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Crisis, what crisis?

By Chris Lewis - posted Friday, 31 October 2008

If you believe the headlines, the world is about to experience a serious economic slowdown with many developed nations likely to experience a recession.

Australia may even experience tough times ahead should China’s economic growth slow considerably, with many Australians likely to lose their jobs and houses at a time of higher prices for rent, food, fuel, utilities, and services.

Such a scenario follows 16 years of relatively high economic growth, although it did not prevent the labour share of the industrial world’s national income reaching a record low of 53.7 per cent while profits climbed to a record 15.6 per cent by 2007. The high economic growth also did not prevent record home unaffordability as Australia’s household debt to income ratio increased from 70 per cent in 1996 to 160 per cent by December 2007.


But the real issue of concern is yet to be addressed. After all, the current financial crisis is merely a blip of history within the ongoing struggle of nations competing for resources and the influence of particular ideas. With the governments of developed economies pouring hundreds of billions of $US into their banking system in an attempt to restore consumer confidence, it remains to be seen just whether further borrowing will maintain the West’s prosperity and international economic growth, or whether debt levels will become unsustainable.

So do not believe the lies that will soon emanate from a more confident simplistic Left who will attack the so-called neoliberal policies of recent decades which favoured the private sector and less government intervention.

Though the 2008 financial crisis is likely to promote greater government regulation and perhaps much greater public spending in time, this unfortunate situation is merely part of the ongoing and extremely difficult struggle of nations seeking to balance national and international considerations via freer trade.

As the recent financial crisis indicates, no group of nations (and their associated ideas) have ever proved capable of ensuring certainty and prosperity for the entire world. This is despite the endorsement of liberalism being paramount to promoting order and co-operation at the international level for many decades; at least from a Western perspective.

Hence, any ongoing criticism of recent policy trends has to give adequate attention to future policy difficulties if one is genuinely concerned about meeting the needs of poorer people around the world. After all, freer trade has helped developing Asia to average about 6.2 to 6.3 per cent annual growth in per capita GDP terms between 1988 and 2007. This is especially the case with China which increased its share of world GDP (in purchasing power parity terms) from 4.6 to 11 per cent between 1973 and 2007.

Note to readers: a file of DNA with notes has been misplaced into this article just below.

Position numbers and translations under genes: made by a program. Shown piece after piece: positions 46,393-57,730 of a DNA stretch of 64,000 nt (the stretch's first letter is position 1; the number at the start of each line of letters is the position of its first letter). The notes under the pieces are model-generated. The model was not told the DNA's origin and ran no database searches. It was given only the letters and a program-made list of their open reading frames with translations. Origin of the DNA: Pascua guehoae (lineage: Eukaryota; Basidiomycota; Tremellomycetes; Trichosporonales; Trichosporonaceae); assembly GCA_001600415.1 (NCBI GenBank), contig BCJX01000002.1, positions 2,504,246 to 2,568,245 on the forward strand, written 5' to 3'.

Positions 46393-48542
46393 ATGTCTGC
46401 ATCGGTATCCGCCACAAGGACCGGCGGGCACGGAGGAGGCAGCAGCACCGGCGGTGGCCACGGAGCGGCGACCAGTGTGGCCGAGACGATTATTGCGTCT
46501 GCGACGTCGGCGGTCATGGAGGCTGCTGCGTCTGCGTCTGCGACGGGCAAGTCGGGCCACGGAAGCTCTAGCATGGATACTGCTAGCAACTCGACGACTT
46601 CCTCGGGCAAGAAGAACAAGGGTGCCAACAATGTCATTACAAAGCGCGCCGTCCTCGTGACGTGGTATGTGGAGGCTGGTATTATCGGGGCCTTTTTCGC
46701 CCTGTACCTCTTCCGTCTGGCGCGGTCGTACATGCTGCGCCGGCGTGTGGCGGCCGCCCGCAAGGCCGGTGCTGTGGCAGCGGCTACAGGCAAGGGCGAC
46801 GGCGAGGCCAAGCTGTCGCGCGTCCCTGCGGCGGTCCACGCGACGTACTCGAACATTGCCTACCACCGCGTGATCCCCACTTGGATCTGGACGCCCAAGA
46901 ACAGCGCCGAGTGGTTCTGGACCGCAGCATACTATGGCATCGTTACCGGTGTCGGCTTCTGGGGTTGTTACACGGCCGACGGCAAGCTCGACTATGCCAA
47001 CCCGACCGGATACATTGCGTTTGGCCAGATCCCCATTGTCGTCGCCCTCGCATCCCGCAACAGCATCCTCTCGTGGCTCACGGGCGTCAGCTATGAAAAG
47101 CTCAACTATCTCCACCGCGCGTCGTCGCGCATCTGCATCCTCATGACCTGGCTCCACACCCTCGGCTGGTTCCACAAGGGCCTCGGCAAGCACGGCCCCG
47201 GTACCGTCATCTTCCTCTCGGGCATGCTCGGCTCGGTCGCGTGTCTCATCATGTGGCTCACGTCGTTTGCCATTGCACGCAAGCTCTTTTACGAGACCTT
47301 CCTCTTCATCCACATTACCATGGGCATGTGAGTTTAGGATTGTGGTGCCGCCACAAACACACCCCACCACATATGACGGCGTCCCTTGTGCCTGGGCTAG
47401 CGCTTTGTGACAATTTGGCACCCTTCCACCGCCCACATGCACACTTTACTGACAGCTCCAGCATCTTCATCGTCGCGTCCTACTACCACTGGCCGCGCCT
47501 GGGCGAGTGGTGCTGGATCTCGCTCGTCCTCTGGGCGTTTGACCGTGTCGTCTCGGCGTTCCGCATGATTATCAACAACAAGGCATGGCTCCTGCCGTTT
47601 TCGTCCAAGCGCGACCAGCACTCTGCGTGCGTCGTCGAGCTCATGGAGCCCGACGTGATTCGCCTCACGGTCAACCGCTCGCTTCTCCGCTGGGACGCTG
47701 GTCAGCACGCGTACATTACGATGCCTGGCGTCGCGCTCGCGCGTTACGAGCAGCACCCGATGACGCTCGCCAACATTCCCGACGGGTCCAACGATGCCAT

But there is also a need to reflect the competitive nature of international relations, including the ongoing reality that the wealthy democracies will always seek to uphold their high standard of living. This is a prime reason why the US, EU (25 nations), Japan, Canada and Australia alone still comprised about 69 per cent of world GDP (nominal terms) in 2007.


But if one is to believe that liberal-minded nations are both competitive and compassionate, at least more so than prior to balance of power arrangements before 1945, Western nations (led by the US) have had little choice but to adopt considerable economic reform to address their relative decline from the early 1970s; while maintaining general support for freer trade as part of their international leadership since the late 1940s to avoid the dangerous protectionism of the previous decade.

With the US effectively ending fixed exchange rates and capital controls during the 1970s in order to enhance its own economic competitiveness and attractiveness as a prime destination for investment, its policies had a profound impact with most Western nations (including Australia) floating their currencies and deregulating their financial sector in order to maximise national interest in line with the new rules of the international economy.

Competitive realities are a prime reason why Australian governments have adopted competitive economic polices since the early 1980s, including labour market reform and lower taxation rates for corporations, and high-income earners in line with developments in most OECD nations.

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About the Author

Chris Lewis, who completed a First Class Honours degree and PhD (Commonwealth scholarship) at Monash University, has an interest in all economic, social and environmental issues, but believes that the struggle for the ‘right’ policy mix remains an elusive goal in such a complex and competitive world.

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Creative Commons LicenseThis work is licensed under a Creative Commons License.

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